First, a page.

The President of the European Parliament Jerzy Buzek is expected to visit Prague on Friday October 9. He is scheduled to meet with Prime Minister Jan Fischer and the chairman of the lower house Miloslav Vlček to discuss the ratification of the Lisbon treaty. It is not yet clear if he will be meeting with President Václav Klaus. Mr. Buzek said this week he did not think it right to exert pressure on the Czech president in this respect. The ratification of the treaty is a democratic procedure in every member state and the Czechs have every right to take their time, Mr. Buzek said.
Czech government and party leaders have welcomed the outcome of the Irish referendum on the Lisbon treaty and urged its speedy ratification by the Czech Republic. Foreign Minister Jan Kohout said the Irish “yes” should serve as an inspiration to the Czech Republic, while Minister for European Affairs Stefan Fulle described it as a big challenge, saying that if the Czech Republic were to be the country to bring the treaty to life he hoped it would happen sooner rather than later. Caretaker Prime Minister Jan Fischer, who is to meet with EU officials next week to discuss the way forward on Lisbon, has expressed the conviction that the treaty’s ratification will be concluded by the end of the year.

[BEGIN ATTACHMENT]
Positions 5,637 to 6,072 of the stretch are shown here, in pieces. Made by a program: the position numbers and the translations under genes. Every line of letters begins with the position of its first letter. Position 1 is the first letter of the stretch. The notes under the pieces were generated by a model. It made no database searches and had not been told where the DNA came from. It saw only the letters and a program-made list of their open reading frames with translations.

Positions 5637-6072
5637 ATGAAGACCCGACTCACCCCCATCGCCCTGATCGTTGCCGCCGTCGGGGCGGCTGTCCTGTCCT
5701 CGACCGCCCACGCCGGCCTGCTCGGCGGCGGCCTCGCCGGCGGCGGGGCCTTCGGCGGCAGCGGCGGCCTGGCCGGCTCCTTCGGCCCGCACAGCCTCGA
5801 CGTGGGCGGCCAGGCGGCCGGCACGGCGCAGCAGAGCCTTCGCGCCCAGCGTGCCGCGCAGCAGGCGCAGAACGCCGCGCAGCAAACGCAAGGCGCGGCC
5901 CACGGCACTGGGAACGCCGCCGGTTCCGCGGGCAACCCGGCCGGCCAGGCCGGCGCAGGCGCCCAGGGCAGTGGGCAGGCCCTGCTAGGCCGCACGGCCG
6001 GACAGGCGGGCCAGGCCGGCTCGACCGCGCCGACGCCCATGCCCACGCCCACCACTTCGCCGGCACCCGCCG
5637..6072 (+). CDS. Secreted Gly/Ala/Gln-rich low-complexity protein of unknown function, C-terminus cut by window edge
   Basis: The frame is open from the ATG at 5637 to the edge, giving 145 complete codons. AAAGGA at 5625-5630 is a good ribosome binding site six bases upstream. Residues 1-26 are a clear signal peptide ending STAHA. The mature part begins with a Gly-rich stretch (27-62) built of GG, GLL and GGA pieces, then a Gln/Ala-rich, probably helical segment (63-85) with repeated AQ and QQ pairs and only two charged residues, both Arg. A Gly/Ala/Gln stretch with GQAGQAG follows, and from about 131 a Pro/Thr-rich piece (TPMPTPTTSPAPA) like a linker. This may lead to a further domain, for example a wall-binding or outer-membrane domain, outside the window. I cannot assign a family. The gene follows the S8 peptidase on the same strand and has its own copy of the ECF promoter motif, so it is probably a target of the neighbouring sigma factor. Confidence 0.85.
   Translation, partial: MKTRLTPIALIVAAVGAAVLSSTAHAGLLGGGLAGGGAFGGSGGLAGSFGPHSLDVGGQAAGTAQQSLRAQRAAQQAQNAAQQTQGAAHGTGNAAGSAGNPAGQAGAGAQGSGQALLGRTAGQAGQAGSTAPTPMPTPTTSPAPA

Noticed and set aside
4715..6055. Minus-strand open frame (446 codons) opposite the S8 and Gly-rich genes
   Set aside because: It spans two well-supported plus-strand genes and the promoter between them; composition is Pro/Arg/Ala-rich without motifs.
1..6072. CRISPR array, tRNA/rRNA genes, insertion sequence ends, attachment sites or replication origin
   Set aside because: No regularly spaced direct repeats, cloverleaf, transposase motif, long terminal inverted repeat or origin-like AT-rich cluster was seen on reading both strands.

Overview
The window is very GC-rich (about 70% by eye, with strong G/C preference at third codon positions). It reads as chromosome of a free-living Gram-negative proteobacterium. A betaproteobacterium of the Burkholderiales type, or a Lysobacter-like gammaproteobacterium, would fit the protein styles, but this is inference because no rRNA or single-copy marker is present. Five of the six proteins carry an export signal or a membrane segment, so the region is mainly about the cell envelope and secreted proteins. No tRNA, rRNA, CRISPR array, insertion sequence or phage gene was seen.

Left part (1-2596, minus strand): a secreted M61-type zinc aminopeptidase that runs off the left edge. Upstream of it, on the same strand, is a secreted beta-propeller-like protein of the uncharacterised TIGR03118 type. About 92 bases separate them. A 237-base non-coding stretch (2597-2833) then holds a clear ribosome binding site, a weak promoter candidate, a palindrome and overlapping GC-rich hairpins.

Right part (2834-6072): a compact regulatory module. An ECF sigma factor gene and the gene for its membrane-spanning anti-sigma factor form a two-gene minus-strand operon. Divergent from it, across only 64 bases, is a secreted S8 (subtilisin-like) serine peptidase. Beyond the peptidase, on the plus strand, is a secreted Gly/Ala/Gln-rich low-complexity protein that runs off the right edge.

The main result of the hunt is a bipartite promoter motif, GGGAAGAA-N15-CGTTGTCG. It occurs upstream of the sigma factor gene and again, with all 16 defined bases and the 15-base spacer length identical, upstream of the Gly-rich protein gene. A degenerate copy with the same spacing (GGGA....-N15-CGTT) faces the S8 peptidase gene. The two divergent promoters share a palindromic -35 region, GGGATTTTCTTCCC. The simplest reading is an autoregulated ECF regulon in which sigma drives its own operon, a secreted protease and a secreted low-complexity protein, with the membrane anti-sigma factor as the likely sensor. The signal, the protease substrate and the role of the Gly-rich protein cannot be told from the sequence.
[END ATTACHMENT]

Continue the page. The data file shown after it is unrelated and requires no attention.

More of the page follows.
The former Czech president Václav Havel on Saturday received Germany’s prestigious Quadriga award at a gala ceremony in Berlin held on the 19th anniversary of the reunification of Germany. The award was also bestowed on the former Soviet president Mikhail Gorbachev and European Commission President Jose Manuel Barroso, as well as musician Marius Mueller-Westernhagen and human rights activist Baerbel Bohley. The annual award is sponsored by Werkstatt Deutschland, a non-profit organization based in Berlin and consists of a small statue resembling the quadriga at the top of the Brandenburg Gate in Berlin and a cash prize of 25,000 Euros.
Civic Democrat leader Mirek Topolánek has warned caretaker Prime Minister Jan Fischer that if his cabinet should embrace a left-wing policy programme for the six months during which it is expected to govern the country then those ministers nominated by the Civic Democratic Party would walk out. Mr. Topolánek made the statement in a debate on Czech Television ahead of a planned meeting of party leaders who are expected to discuss the mandate of the caretaker government. The Civic Democrats have repeatedly criticized the Fischer cabinet for overstepping its bounds. Most recently they demanded the resignation of Interior Minister Martin Pecina for personnel changes he had made at the ministry, which he said were of a political nature. The prime minister defended minister Pecina saying that the changes he had made were fully within his competences.